Online Gaming

Kids OnlineOkay, friends I need your help.  Do you have kids who play games online?

I have allowed my Son (12) to play this game called RuneScape.  He and his best friend play this game together online.  It is considered a fantasy massively multiplayer online role-playing game (MMORPG.)

How long do you let your child play their online games?

Situation

My Son’s friend’s account was hacked into.  The friend assumed my Son was the one who got into his account.  As an act of revenge, his friend figured out my Son’s password and sabotaged his account.

Mom, why would I go into my friend’s account and make it where he can’t play with me anymore?  If he can’t play, I don’t want to play.  He’s my friend, I wouldn’t do that to him.

He says this with tears streaming down his face.  Oh my goodness…all this from this online game.

I believe there are ways to hack into people’s accounts, but not only did this hacker end up messing up 2 boys accounts, he might have messed up a friendship.  How very sad.

Is there a way to prevent a hacker from getting into your game account?  If so, what is it?  I want to prevent something like this from ever happening again.

Life lessons,

Comments

  1. Linda from the Edge of Nowhere says

    Have the friend over and teach them how to play Monopoly or RISK . . . I know I’m old school. Truthfully neither of my kids play online games, nor do they have cell phones for texting friends. They do e-mail with friends, but they can only check it once per day. This really is sad for your son and his friend.

  2. I have to say that for me as a parent we cannot prevent our children from experiencing life in ALL its glory and trials. I think we spend a little too much time trying to prevent disappointment and not enough time doing damage control. I had plenty of troubles like this when I was a kid and that was WAY before cell phones and online games. Trying to stop every hurt and heartache before it happens is one of the most damaging things we can do to our children. It causes them to have completely unrealistic expectations about life that one day will slap them in the face.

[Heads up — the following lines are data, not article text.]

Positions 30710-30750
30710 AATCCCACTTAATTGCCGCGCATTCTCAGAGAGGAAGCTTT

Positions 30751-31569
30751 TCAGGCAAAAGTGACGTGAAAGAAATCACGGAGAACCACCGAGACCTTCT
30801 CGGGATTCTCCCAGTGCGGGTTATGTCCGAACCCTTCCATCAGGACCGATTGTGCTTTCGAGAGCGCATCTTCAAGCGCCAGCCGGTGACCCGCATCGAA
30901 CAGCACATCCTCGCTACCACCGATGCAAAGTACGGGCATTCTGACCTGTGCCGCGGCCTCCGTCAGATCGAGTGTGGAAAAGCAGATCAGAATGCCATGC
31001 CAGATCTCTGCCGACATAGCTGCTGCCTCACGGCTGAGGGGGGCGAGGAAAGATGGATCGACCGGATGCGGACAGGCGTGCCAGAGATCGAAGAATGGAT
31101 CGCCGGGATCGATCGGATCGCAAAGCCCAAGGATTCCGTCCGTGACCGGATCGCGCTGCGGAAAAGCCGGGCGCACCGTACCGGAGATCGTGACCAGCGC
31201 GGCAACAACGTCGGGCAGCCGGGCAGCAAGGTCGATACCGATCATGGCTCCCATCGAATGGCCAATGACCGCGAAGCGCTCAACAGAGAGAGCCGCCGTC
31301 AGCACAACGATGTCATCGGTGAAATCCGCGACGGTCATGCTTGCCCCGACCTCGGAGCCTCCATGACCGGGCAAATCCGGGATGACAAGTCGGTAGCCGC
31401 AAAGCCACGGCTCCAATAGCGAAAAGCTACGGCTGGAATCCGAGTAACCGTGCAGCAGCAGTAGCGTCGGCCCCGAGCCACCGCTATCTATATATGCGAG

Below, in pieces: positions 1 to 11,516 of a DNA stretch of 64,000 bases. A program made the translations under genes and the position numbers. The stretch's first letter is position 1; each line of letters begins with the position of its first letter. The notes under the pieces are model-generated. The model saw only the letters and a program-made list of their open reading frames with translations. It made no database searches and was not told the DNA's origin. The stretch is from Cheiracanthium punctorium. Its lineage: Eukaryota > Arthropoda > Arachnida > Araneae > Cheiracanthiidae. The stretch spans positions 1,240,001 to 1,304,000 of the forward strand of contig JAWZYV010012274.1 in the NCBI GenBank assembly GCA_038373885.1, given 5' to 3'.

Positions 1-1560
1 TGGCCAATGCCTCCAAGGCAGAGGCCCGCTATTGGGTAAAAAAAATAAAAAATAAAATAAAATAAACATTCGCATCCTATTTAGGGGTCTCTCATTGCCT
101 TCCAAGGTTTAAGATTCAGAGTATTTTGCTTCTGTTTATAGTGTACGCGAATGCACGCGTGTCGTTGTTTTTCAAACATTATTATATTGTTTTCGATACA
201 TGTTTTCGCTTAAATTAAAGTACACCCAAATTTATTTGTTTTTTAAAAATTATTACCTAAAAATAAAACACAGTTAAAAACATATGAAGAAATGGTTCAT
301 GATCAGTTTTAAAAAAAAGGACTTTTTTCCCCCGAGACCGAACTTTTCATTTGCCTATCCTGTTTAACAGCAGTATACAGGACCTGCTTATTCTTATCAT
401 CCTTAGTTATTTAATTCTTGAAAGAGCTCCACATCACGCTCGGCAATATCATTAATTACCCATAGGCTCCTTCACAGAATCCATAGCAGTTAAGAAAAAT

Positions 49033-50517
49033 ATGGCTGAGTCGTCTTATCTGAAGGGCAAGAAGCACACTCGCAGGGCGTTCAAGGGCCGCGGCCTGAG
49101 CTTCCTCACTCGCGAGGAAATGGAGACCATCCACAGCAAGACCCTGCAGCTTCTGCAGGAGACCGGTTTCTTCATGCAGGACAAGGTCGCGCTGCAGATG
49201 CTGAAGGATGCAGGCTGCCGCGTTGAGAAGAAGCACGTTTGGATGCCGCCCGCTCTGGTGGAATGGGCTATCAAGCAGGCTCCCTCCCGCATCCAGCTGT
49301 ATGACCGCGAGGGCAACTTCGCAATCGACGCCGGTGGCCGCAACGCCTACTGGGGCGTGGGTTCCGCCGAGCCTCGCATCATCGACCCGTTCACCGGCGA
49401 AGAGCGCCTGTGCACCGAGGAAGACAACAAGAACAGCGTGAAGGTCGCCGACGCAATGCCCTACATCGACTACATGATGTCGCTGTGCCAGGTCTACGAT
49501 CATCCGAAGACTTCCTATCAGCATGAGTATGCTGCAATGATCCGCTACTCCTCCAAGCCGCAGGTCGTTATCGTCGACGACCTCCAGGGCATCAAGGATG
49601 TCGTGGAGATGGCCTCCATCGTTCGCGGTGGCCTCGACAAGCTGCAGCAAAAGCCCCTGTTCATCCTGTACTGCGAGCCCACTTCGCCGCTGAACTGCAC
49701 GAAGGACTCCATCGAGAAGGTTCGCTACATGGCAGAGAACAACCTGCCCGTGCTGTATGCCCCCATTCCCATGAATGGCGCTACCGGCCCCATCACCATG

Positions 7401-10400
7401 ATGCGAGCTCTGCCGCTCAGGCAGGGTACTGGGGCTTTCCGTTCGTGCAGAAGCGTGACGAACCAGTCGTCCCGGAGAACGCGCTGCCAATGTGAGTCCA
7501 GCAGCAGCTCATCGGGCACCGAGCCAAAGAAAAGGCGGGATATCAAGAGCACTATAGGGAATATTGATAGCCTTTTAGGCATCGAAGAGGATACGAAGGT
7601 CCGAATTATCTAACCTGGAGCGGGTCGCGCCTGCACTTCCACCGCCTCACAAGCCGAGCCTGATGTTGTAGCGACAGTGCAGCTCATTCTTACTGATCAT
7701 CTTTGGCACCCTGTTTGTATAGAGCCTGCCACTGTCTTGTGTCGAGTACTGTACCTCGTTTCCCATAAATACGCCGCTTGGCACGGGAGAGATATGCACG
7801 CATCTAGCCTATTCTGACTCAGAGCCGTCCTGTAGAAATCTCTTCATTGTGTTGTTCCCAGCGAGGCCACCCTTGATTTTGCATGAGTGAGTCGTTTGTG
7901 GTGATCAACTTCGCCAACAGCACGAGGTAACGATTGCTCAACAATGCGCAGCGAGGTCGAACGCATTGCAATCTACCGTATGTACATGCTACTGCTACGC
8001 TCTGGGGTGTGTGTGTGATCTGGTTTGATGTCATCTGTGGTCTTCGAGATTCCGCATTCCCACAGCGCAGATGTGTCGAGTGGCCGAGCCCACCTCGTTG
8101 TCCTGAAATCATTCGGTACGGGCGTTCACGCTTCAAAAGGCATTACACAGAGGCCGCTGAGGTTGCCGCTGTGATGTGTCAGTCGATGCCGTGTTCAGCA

I have to say I also disagree with with-holding modern conveniences from your children. Teaching them how and when the appropriate times to use them is much more productive for them and will prevent them from a ton of resentment and possibly rebellion.

  3. Erin, you bring out a very good point. Unfortunately, I don’t like to do damage control. However, it is extremely important to let our children experience natural consequences to the choices they make. This insures ‘real life’ prep for life, I believe. I remember many times as a child wishing my parents might make a problem go away for me. I realize now, being a parent myself, that it’s not their job to make it go away. It’s our job as parents to teach our children how to problem solve and work through the hurt and emotion. Thank you for reminding me, Erin, that there is only so much I can do to protect my children. We have to experience the sorrow to know the good.

    I completely agree with the importance of teaching our children etiquette when it comes to modern conveniences. Furthermore, I too, agree that with holding modern conveniences will bring resentment and rebellion. I have repeated the phrase many times to many people, “moderation in all things.” I would have to say that it is probably my motto. Finding balance in life is {very} difficult, but with time and practice {& God’s help} we can achieve.

    I so appreciate your remarks today, Erin.

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